As daylight dims during the Utah winter months and a hush falls with the snow, there is a bright reminder of the spirit of the season on the mountains above Kaysville. From the Monday after Thanksgiving to New Years Day, a star on the mountain lights up every night as it has done for more than 55 years. Kaysville Mayor Steve Hiatt says, "For us, lighting the star is like lighting the community spirit around the holidays."
Volunteers from the Kaysville Jaycees created the star in the late '50s or early '60s. They strung light bulbs together by looping wires around metal hooks on pieces of rebar mounted into the ground. Jeff Dunford, who has volunteered with those managing the star since the 1960s, recalls, "Every year there was a lot of maintenance because the weather would get bad and the light bulbs would break."
After the Utah Olympic Games in 2002, the City of Kaysville asked Olympics organizers to re-purpose the lights from the Olympic rings above the University of Utah. Along with those lights, Kaysville was given four pallets of equipment to build a new star.
Dunford immediately started on the design. "I drew it by hand originally. We realized we could make it double so we kind of zig-zagged the lights to make it double all the way around it. When you look at it here it just looks like one row of stars around it, but it makes it real bright." During the design phase, Dunford worked closely with a Kaysville Eagle Scout and the young man's father who was an engineer.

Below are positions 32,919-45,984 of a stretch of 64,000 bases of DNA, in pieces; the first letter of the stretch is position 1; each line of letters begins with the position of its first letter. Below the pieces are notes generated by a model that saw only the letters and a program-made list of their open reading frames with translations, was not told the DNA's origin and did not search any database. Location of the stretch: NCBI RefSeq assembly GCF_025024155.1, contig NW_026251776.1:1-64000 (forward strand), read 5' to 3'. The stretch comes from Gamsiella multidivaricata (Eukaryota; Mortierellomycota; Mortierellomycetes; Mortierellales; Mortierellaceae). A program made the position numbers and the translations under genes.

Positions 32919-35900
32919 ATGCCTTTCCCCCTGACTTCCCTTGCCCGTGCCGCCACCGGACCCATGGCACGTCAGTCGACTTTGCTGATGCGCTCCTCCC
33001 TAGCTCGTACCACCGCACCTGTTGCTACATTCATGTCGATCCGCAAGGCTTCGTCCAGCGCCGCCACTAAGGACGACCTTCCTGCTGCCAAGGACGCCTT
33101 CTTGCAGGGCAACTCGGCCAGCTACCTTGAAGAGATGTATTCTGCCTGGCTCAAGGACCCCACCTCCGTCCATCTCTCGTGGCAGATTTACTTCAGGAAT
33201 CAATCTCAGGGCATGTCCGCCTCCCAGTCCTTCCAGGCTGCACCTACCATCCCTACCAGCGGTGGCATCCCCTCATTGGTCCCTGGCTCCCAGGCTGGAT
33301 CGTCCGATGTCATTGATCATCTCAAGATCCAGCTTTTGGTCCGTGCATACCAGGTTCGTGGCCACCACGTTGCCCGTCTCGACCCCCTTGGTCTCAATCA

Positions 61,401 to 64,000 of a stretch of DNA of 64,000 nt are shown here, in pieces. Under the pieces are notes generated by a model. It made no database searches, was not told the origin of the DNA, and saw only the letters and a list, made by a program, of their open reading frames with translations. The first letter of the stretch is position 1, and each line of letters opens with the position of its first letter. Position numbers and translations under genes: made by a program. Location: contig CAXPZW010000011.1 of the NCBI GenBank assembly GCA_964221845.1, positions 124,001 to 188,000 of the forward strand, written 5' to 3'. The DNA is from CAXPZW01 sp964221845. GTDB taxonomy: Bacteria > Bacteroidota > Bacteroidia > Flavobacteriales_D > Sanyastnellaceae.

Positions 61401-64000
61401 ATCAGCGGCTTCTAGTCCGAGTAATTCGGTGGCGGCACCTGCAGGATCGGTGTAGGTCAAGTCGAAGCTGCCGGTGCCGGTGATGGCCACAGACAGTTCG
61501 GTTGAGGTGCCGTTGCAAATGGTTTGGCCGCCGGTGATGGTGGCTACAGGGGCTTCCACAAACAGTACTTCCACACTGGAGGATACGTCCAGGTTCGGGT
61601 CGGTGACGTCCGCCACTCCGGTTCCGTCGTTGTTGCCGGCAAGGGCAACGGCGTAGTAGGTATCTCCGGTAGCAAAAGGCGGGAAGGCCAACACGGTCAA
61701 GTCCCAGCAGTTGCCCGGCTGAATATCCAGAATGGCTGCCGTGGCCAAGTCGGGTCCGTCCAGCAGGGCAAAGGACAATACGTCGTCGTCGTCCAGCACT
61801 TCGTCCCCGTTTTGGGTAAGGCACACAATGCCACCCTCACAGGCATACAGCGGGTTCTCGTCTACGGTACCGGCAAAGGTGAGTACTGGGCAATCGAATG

Together, they made sure each stake was perfectly aligned on the mountainside to create the 60-foot-wide star you see now with its 75 neon lights each covered with a glass dome. Dunford says, "The neon lights draw half the power so we were able to double the number of lights in the star and make it bigger, but it made it a real nice bright star."
The lights and generator are now permanently mounted on the site about a mile up a steep trail. Every afternoon during the holiday season, volunteers drive up their SUV's, ATVs or snowmobiles to fuel the generatorin good weather or bad.
Dunford recalls, "In the '80s and '90s there was some pretty heavy snow during a few of those winters and it was a snowmobile deal. There were a couple of times where I didn't think we were going to make it. I know that."
With Utah's seasonal snowstorms, it is occasionally a risky venture and a big commitment on the part of the volunteers who, as far as Dunford recalls, have never missed a day flipping the switch.1 comment on this story
Mayor Hiatt says, "That's what really makes our community unique. Of course every community thrives and flourishes from its volunteers, but we've got volunteers in Kaysville and Fruit Heights that just give of themselves, of their time, of their resources, and this really shines, literally, shines as a beacon of what's great about our country, about our state and especially about our community. We love it, we feel it's our contribution to northern Utah and it simply wouldn't be possible without the amazing volunteers."
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